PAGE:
The National Privacy Principles (NPPs) apply to health agencies1 when collecting, accessing, using and disclosing personal information. The NPPs enable individuals to be aware of the purpose their personal information is held by health agencies, whilst the provision also provides an individual with the right to access and amend such information. The NPPs are set out in schedule 4 of the Information Privacy Act 2009 (Qld).
NPP 1 details the way that personal information should be collected by health agencies. Importantly, there must be a clear purpose for collecting the information, and the individual providing the information should be informed by an appropriate collection notice, detailing the intended use and/or disclosure of the personal information.
The purpose for collecting personal information will often have a basis in law, and legislation may regulate the collection process. It is the responsibility of individual health agencies to clearly advise the individual about the function and purpose the personal information is going to fulfill within that agency. Requesting personal information of no use to that health agency will be a breach of NPP 1.
For a more detailed analysis of NPP 1 see the Basic guide to NPP 1 – Collection.
Sensitive information includes certain health information about an individual and information about sensitive subjects such as an individual's political opinions, religion, sexual preferences or criminal record.
Health agencies must not collect sensitive information about an individual except in certain circumstances, such as where the individual has consented, the collection is required by law, the collection is necessary to prevent a serious threat to life, etc. The two exceptions to this rule are:
For a more detailed analysis of NPP 9 see the Basic guide to NPP 9 – Collection of Sensitive Information.
NPP 2 explains the limitations of use and disclosure of personal information, whether it be for a primary or secondary purpose. Although health agencies should only use or disclose personal information for the primary purpose for which it was collected, there are circumstances where secondary use or disclosure may be acceptable, such as:
Consent is the simplest way of validly using or disclosing personal information for a purpose not stated at the time of collection and can be sought by either:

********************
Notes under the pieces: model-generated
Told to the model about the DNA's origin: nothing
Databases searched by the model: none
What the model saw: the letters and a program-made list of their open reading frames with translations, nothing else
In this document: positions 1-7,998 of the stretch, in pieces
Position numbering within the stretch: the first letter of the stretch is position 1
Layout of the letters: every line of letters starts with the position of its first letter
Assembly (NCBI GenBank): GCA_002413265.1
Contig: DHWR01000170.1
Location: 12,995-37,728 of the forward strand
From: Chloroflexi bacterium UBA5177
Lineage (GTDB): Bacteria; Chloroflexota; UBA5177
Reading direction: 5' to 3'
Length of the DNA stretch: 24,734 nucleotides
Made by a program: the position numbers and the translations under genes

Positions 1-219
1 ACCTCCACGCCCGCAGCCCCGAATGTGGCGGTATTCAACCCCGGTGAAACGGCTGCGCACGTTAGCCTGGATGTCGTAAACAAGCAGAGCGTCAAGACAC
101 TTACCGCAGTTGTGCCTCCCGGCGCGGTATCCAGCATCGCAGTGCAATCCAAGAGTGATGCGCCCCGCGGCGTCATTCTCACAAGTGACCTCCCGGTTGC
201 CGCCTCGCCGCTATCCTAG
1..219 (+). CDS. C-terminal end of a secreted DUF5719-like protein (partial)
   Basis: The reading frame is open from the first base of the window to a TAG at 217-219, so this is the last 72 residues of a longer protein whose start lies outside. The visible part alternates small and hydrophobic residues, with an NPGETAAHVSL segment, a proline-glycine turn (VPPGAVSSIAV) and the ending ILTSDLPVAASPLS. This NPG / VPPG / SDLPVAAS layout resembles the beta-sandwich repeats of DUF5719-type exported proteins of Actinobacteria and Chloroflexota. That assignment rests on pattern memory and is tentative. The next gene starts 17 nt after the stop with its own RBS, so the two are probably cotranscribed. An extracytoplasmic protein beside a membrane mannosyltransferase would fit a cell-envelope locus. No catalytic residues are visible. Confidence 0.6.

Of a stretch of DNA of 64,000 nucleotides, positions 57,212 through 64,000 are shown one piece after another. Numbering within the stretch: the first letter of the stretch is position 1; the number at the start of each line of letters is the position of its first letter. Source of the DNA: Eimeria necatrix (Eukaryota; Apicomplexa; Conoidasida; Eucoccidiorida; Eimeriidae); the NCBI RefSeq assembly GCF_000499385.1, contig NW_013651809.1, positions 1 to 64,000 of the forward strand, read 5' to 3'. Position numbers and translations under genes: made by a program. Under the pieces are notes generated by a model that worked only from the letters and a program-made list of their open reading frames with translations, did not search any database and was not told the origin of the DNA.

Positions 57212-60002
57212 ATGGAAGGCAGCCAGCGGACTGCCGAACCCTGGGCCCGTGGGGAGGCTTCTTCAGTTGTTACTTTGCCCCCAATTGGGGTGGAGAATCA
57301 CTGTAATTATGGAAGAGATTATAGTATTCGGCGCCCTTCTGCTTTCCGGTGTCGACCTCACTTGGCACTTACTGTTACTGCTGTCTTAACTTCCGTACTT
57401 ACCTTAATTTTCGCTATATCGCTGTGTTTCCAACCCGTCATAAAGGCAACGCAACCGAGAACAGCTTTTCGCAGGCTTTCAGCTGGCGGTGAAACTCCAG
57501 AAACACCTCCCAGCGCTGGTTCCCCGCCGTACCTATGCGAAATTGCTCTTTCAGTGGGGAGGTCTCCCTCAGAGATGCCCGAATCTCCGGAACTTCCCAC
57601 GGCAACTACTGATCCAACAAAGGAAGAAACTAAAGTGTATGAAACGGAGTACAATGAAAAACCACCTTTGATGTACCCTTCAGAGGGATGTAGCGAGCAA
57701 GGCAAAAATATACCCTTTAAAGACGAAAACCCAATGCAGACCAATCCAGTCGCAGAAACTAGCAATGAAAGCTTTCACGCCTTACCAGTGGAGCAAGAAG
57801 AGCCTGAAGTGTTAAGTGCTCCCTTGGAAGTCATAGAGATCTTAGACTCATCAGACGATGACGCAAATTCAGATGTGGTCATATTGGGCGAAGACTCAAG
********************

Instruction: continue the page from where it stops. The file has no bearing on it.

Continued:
For a more detailed analysis of NPP 2 see the Basic guide to NPP 2 – Use or Disclosure.
Health agencies must take reasonable steps to:
If the personal information is no longer needed for any purpose for which the information may be used or disclosed, health agencies must take reasonable steps to ensure that the individual the subject of the personal information can no longer and can not in future, be identified from the personal information (subject to health agencies' obligations under the Public Records Act 2002 (Qld)).
For a more detailed analysis of NPPs 3 and 4 see the Basic guide to NPPs 3 and 4 – Data Quality and Security.
Under NPP 5, health agencies must have personal information management policies available upon request. Individuals may also specifically request that a health agency provide information about what sort of personal information the agency holds about the individual and how it deals with that information.
NPPs 6 and 7 provide that where a health agency has control of a document containing personal information about an individual, it must:
However, if the health agency lawfully decides not to amend the personal information then it must, if the individual asks, attach a statement of the requested amendment to the document.
Under NPP 8, health agencies must allow individuals the option of not identifying themselves when entering into transactions with the health agency, wherever this is lawful and practicable.
For a more detailed analysis of NPPs 5 to 8 see the Basic guide to NPPs 5 to 8 – Access, Amendment and Anonymity.
Current as at: July 9, 2012